• Sleep. This can be an especially good idea if you’ve had a scene that took up a lot of energy, such as one where impact play was involved. The drop of endorphins can bring back the pain and make you feel tired which is why a nap is a really good idea.
  • Watching your favourite movie
  • Watching some standup comedy
  • Snuggles with your pet. If you don’t have a pet, a stuffed animal can be a good alternative.
  • Journalling
  • Doodling or colouring in a colouring book
  • Reading a book
  • Burning some incense or a scented candle
A black TV remote on a plain pizza box

While this is in no way an exhaustive list of aftercare ideas, these are some of the most common things that the people I’ve spoken to have found helpful. I talked to Slave D from our own team at House of Denial about this, and he said a pizza is always the first thing that comes to mind after a play session.

Feel free to add anything that could cheer you up and make you feel better to your own list!

The Importance of Communication

Last but not least - you can make sub drop more bearable by having great communication before, throughout, and after the session. Ongoing consent is incredibly important, so make sure to communicate with your partner at all times. This can make both parties less anxious and ensure your dom knows that things are going smoothly, which can lessen their guilt after the session. Yes, doms can sometimes feel like bad people when inflicting pain on their submissives or disciplining them harshly in some other way.

“Drop is not just confined to bottoms, tops can also experience it and I find it especially likely when something has not gone quite right in a scene as the top may obsess over what went wrong, feel guilt for any real or potential harm to the bottom, or after any scene might question their own ethics of being a top in the first place,” said Eryn.

When it comes to relieving dom/top drop, there are two options. First, the dom can turn to their sub and get some reassurance that they did a great job. If the sub is experiencing a drop of their own and cannot support their dominant, the dom can seek support from their community and friends. Either way, a dominant can benefit from emotional support and reassurance just as much as a sub can. 

Before the session, make sure that you and your partner(s) have discussed what activities you will be engaging in within the scene, and that everyone is consenting enthusiastically and freely. It is a good idea to have this conversation in a neutral space, such as a cafe, park or your living room, instead of doing it in the space where the session will take place. Make sure that all parties are also of sound mind and not intoxicated. Consent conversation definitely isn’t something that should happen over a pint in a pub where anyone’s inhibitions might be compromised.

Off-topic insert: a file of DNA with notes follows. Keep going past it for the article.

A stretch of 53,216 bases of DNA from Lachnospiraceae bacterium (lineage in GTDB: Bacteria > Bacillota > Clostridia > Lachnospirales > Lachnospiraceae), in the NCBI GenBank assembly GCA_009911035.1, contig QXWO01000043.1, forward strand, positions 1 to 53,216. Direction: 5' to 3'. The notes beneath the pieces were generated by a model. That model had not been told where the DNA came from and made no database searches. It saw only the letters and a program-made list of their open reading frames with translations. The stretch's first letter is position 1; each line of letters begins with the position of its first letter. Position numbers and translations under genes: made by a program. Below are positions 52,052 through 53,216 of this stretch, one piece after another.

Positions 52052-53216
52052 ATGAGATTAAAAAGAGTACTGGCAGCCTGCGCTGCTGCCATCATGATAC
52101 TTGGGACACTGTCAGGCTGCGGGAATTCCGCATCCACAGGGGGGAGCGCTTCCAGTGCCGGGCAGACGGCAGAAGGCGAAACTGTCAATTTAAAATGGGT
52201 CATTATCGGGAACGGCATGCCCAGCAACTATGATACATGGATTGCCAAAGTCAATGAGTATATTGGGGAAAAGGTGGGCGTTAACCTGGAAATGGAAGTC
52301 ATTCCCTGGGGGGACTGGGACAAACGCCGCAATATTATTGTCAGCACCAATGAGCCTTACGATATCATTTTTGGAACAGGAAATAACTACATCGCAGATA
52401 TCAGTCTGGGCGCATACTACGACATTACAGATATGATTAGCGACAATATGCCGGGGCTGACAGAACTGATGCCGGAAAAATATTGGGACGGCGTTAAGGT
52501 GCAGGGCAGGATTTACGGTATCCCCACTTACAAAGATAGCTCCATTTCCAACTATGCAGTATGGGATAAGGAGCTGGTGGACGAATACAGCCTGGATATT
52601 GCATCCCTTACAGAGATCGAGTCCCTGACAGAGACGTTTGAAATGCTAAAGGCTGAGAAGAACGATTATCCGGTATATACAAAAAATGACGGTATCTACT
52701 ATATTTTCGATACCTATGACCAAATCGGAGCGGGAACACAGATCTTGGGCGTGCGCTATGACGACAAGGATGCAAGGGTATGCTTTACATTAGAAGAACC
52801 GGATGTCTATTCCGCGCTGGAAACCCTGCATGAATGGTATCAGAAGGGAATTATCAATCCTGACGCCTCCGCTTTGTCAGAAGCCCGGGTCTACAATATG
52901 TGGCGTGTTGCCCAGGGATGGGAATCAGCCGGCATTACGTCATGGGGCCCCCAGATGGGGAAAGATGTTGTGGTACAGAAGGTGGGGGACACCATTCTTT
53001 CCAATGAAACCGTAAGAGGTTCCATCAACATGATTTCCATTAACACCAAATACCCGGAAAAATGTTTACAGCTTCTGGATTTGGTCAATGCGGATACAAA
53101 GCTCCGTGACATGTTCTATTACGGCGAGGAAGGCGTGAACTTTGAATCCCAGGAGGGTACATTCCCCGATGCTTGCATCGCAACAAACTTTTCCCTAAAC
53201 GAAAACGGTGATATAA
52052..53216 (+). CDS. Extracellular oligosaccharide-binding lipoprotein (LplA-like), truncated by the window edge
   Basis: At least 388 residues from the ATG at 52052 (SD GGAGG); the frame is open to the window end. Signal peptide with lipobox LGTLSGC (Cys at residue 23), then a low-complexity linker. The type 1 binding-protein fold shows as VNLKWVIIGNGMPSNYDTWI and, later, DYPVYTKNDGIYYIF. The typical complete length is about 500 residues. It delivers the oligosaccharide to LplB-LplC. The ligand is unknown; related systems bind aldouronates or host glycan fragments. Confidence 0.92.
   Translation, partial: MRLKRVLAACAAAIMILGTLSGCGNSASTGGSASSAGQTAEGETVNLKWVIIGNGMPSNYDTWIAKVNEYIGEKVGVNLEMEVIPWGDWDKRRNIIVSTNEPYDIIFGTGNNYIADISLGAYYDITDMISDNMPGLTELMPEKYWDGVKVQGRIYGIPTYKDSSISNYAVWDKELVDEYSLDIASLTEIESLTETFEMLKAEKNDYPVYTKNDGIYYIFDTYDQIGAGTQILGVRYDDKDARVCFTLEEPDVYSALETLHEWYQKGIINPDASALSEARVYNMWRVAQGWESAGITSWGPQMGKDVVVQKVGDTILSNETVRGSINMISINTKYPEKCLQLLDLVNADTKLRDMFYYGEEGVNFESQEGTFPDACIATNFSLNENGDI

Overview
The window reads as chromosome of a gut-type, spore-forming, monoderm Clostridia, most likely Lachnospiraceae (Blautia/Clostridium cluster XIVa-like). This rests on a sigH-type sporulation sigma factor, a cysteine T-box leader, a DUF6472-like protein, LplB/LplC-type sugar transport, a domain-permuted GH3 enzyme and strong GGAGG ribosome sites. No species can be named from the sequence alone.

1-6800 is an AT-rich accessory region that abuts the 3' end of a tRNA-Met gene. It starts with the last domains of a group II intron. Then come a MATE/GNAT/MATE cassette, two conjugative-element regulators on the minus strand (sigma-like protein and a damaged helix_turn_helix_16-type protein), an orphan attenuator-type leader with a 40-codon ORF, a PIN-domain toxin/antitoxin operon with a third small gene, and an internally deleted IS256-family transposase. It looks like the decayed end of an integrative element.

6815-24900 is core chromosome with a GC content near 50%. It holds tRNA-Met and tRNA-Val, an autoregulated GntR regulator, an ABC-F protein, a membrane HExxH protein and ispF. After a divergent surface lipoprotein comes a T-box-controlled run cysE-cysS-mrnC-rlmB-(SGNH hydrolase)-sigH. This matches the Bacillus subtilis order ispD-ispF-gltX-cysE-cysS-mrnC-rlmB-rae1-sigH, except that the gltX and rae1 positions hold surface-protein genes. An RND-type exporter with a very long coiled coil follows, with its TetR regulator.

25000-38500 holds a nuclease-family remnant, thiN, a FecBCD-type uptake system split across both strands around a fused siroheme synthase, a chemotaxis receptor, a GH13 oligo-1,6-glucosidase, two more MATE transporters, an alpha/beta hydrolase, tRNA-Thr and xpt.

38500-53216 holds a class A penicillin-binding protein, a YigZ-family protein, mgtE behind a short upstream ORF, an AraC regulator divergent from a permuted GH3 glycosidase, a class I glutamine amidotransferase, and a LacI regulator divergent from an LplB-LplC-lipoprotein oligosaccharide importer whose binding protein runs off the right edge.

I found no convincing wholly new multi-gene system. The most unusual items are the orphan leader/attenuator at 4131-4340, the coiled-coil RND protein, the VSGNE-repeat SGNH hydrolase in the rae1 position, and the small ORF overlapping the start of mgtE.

Prior negotiation of the session should also involve discussing and agreeing upon a safeword or safe protocol. If you want to keep things simple, the traffic light system works just fine. 

During the scene, the communication should continue. Check in with your partner to confirm everything is going as expected and that everyone is still enthusiastic about what is happening. You can ask questions such as, does this feel good? Should I do more of that? Etc. If you are on the receiving end, you can facilitate this by encouraging your dominant by saying things such as, please give me more! Or, I want it!

It’s also a great idea to debrief with your partner(s) after the session. This usually happens a day or two after the session when you’ve had time to reflect and are more emotionally stable. Pick a good time and a comfortable environment where you can talk about the things you did together, what you enjoyed, what you didn’t enjoy and what you’d like to try the next time. In addition to a debriefing, don’t be afraid to reach out to your partner if a post play sub drop hits you. This could be in the form of a text or a call, or maybe even a coffee date. Whatever works best for you.

“As I know I personally drop worst from feelings that I didn't do a good job, was disappointing, or that my play partner had a bad time, I can preemptively help lessen my drop by ensuring a debrief conversation and reassurance is always a part of my aftercare plan, both as a top and bottom,” Eryn concluded.

Communication is very important before, throughout and after the scene equally. Don’t feel like you have to bare something during the session, and you can only mention it after it’s over. If you feel any kind of discomfort, anxiety or doubts, let your partner know. They’ll appreciate it.

Final thoughts

Experiencing a drop after a play session, regardless of your role in it, is completely normal. There might be some times when you don’t experience it, and some times when you do. Both experiences are completely normal.

Either way, it is important to know how to recognize drop when you start experiencing the symptoms of one and how to deal with it. While it is not completely unavoidable, some preparations, aftercare and honest communication with your partner can do wonders for your well-being after the play session.

Have you experienced a drop? Tell us about it in the comments or on X at @HouseofDenial.